What Not to Eat When You’re Pregnant


5-foods-that-pregnant-women-should-not-eat

What Not to Eat When You’re Pregnant

Pass Up Soft Cheeses
Enjoy some grated Parmesan on your pasta — but pass up the cheese dip. Soft cheeses made with unpasteurized milk can harbor listeria bacteria, which can be dangerous or even life-threatening for you and your baby. It’s best to avoid brie, Camembert, feta, blue cheese, queso blanco, queso fresco, and panela — unless the label says it’s pasteurized. When in doubt or dining out, ask before you eat.

Skip Undercooked Meat
Now is the time to order all steaks and burgers fully cooked. Raw or undercooked meat can harbor toxoplasma and other bacteria. When dining out, make sure your meat is steaming hot and thoroughly cooked. At home, the temperature should reach at least 145 F for whole cuts, 160 F for ground meats like hamburger, and 165 F for chicken breasts.

Beware Fresh Juice
Fresh-squeezed juice in restaurants, juice bars, or farm stands may not be pasteurized to protect against harmful bacteria, including salmonella and E. coli. Some markets also sell raw, unpasteurized juice in the refrigerated case — look for the required warning label, and steer clear. Pregnant women should opt for juice that is pasteurized. Juice in boxes and bottles on your supermarket shelf is also safe.

Raw Cookie Dough
When you’re baking cookies, you may be tempted to pop a bit of raw dough in your mouth. But if the dough contains raw eggs, even a taste could pose a risk. The CDC estimates one in 20,000 eggs is tainted with salmonella bacteria. To be safe, resist tasting unbaked cookie dough, batter, or filling made with raw eggs. The good news: Store-bought cookie dough ice cream is safe.

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Fresh Pre-Stuffed Poultry
A pre-stuffed turkey or chicken offers a great short-cut when you’re pressed for time. But the juice from fresh, raw poultry can mix with the stuffing and create a great place for bacteria to grow. Cooking usually offers protection, but pregnancy makes it harder to fight off infections. A safe alternative is buying frozen pre-stuffed poultry. Be sure to cook it directly from frozen — don’t let it defrost first. The thigh meat should hit 180 F.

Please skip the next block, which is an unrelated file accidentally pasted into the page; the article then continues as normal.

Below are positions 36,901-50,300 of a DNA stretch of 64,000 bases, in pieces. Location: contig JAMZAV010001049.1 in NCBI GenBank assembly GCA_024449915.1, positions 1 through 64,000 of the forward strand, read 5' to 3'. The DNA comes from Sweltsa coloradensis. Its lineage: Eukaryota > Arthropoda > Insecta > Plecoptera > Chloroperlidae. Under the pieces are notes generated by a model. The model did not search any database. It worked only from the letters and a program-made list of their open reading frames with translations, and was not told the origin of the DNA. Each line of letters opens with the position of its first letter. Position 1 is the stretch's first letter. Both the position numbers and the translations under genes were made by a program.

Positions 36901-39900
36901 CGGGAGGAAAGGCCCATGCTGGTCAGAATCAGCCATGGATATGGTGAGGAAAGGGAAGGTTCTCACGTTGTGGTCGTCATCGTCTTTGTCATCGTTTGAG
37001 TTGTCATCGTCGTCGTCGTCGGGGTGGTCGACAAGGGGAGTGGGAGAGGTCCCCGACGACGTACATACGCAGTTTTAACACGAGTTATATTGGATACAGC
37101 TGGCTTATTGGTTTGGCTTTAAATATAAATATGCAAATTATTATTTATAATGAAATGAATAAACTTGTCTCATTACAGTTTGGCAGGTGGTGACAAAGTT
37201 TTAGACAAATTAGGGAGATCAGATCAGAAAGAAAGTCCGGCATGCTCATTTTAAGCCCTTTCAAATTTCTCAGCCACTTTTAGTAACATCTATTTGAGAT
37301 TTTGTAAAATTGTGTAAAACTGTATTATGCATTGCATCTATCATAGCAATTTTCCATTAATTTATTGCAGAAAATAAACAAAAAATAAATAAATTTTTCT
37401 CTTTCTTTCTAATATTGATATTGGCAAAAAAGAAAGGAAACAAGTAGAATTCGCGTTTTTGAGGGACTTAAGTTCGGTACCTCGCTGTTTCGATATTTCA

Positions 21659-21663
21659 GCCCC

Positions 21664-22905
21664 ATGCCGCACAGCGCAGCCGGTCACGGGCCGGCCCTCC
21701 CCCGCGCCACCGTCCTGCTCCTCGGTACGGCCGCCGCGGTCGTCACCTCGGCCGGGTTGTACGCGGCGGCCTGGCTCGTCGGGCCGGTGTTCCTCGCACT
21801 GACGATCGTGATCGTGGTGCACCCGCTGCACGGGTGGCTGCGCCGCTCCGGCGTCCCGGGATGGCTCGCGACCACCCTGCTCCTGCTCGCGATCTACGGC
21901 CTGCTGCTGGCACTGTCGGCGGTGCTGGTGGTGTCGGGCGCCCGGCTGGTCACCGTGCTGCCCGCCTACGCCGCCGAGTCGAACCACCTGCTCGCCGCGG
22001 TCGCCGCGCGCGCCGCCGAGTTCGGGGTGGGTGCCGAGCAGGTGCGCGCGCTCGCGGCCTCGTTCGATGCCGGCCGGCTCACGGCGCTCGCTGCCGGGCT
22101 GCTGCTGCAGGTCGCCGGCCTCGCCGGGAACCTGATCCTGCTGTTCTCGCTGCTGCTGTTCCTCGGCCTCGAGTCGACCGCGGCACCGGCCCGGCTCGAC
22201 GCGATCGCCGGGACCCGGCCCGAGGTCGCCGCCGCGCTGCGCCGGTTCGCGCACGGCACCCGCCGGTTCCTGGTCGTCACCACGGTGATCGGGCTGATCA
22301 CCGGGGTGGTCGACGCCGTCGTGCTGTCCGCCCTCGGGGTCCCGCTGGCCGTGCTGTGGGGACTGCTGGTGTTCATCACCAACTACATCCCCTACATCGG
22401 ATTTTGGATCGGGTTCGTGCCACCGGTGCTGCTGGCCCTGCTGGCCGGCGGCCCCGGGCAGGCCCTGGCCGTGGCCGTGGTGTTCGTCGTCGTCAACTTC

Fish With Mercury
Fish is good for you and your baby, but make smart choices about the fish you eat. Swordfish, tilefish, king mackerel, and shark contain high levels of methylmercury. This metal can be harmful to your baby. You can safely eat up to 12 ounces of seafood a week, so choose fish that are low in mercury: catfish, salmon, cod, and canned light tuna. If you like albacore (white) tuna, limit yourself to 6 ounces per week. Check with your doctor before taking fish oil or any other supplements while pregnant.

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Unwashed Fruits/Veggies
Now is the time to load up on fruits and veggies! Just be sure to rinse them thoroughly under running water. A parasite called toxoplasma can live on unwashed fruits and veggies. It causes an illness called toxoplasmosis, which can be very dangerous to your baby. Don’t use soap to wash produce. Instead, scrub the surface with a small vegetable brush. Cut away any bruised areas, because these may harbor bacteria. To avoid the listeria bacteria, scrub and dry cantaloupe before slicing it.

Raw Sprouts
Don’t eat any raw sprouts, including alfalfa, clover, and radish. Bacteria can get into the seeds before the sprouts begin to grow, and these germs are nearly impossible to wash away. At the deli, check sandwiches to make sure they don’t contain raw sprouts. At home, cook sprouts thoroughly to destroy any bacteria.

Smoked Seafood
When you’re expecting, it’s best to skip the lox on your morning bagel. Like ready-to-eat meats, refrigerated smoked seafood is vulnerable to listeria. This includes smoked salmon (often labeled nova or lox), as well as smoked trout, whitefish, cod, tuna, and mackerel. It’s safe to use smoked seafood in a cooked meal, such as a casserole.

Raw Shellfish
Raw shellfish is one of the top causes of illness from seafood. The culprits include parasites and bacteria that are generally not found in cooked seafood. So skip the oysters on the half shell. As long as you cook shellfish thoroughly, it’s safe to eat during pregnancy. Cook oysters, clams, and mussels until the shells open. If any don’t open, throw them away.

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Fish From Local Waters
Unless you know your local streams, bays, and lakes are unpolluted, avoid eating fish you catch yourself. Some lakes and rivers are contaminated with industrial chemicals. Locally caught bluefish, striped bass, salmon, pike, trout, and walleye may be affected. Check with your state’s fish and wildlife department for more information.

Unpasteurized Milk
Have you ever dreamed of visiting a farm and tasting milk fresh from a cow? Wait a while. Freshly collected milk has not yet been through the pasteurization process that protects it from listeria. That can be dangerous for you and your baby. Buy milk, cheese, or dairy products from a local farm only if the label says “pasteurized.”

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